Regional corporations appear to be included specifically in the Self-Determination Act definition, yet CINA contends they are excluded by the eligibility clause. CINA asserts that the clause modifies "regional corporation" and therefore, to be a tribe, the corporation must "be recognized as eligible for the special programs and services provided by the United States to Indians because of their status as Indians." 25 U.S.C. Sec. 450b(b). CIRI is not eligible for special programs because of its status.
However, the statute should not be interpreted to render one part inoperative, Mountain States Tel. and Tel. Co. v. Pueblo of Santa Ana, 472 U.S. 237, 105 S.Ct. 2587, 2595, 86 L.Ed.2d 168 (1985); United States v. Handy, 761 F.2d 1279, 1280 (9th Cir.1985), or to defy common sense. Pacific Mutual Life Insurance Co. v. American Guaranty Life Insurance Co., 722 F.2d 1498, 1500 (9th Cir.1984). The words of a statute should be harmonized internally and with each other to the extent possible. Weinberger v. Hynson, Westcott & Dunning, Inc., 412 U.S. 609, 631-33, 93 S.Ct. 2469, 2484-85, 37 L.Ed.2d 207 (1973). As Judge Holland noted, CINA illogically construes the language to mandate a result in one clause, only to preclude that result in the next clause.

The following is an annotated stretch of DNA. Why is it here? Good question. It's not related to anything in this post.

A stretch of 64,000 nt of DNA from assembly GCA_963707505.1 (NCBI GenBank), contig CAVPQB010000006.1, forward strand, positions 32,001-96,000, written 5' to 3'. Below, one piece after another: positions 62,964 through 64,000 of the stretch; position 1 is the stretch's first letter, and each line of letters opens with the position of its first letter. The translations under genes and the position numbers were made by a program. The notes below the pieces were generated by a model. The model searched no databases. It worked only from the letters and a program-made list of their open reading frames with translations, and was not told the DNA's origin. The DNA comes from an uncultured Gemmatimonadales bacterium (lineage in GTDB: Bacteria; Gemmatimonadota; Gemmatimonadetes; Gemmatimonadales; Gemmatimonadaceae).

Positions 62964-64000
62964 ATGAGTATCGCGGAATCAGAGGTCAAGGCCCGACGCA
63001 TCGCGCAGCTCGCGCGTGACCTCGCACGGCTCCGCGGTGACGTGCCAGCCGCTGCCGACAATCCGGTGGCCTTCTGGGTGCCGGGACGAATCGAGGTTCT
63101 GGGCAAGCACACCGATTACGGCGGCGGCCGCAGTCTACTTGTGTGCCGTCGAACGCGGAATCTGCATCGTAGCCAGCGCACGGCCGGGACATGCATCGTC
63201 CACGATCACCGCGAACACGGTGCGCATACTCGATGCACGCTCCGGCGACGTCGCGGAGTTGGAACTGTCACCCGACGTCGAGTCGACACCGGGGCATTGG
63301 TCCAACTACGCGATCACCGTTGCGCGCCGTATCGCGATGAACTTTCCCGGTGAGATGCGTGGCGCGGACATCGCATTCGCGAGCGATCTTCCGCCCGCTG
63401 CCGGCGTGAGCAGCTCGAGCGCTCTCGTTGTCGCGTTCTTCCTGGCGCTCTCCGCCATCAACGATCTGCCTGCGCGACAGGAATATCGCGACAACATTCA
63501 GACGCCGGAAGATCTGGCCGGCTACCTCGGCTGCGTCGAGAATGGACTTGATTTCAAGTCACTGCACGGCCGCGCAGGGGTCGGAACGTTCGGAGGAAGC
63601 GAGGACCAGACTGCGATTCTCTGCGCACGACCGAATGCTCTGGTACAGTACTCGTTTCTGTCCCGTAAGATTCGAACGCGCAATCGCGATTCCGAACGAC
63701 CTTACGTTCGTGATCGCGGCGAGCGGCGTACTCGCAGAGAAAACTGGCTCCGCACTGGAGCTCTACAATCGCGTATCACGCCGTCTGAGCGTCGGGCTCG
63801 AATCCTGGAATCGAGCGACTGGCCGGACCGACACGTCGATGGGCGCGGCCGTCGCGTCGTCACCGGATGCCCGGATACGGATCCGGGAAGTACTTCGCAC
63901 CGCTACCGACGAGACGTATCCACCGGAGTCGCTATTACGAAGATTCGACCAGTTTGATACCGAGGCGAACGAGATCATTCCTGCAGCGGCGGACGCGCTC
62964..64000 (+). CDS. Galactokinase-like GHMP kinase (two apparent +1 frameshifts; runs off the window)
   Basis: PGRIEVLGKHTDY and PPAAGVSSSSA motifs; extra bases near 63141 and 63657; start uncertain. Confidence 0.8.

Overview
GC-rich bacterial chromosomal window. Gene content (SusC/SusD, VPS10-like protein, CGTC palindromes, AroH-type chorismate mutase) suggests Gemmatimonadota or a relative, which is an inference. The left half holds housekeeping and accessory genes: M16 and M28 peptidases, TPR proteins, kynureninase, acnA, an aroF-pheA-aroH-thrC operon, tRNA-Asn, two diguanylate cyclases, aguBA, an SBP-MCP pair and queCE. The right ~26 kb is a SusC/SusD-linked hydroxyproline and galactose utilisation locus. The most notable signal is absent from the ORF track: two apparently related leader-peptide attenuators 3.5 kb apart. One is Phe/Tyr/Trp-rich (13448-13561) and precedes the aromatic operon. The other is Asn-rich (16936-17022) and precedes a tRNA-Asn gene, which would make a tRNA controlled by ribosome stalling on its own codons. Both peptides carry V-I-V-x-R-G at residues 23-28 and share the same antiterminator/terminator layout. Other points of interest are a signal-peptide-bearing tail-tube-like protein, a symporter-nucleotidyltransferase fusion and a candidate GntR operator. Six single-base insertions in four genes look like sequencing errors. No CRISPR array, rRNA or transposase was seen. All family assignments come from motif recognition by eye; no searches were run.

In May of 1976, the Assistant Solicitor for Indian Affairs interpreted the statute for the BIA. Because regional profit corporations are expressly mentioned in the definition, he stated that customary rules of construction support their recognition as tribes under the Self-Determination Act. To avoid rendering their mention superfluous, he interpreted the eligibility language to modify only the words "any Indian tribe, band, nation, or other organized group or community ..." Memorandum of Charles Soller, May 21, 1976. This interpretation was adopted by IHS. Letter of Duke McCloud, May 25, 1977.
The record indicates that the...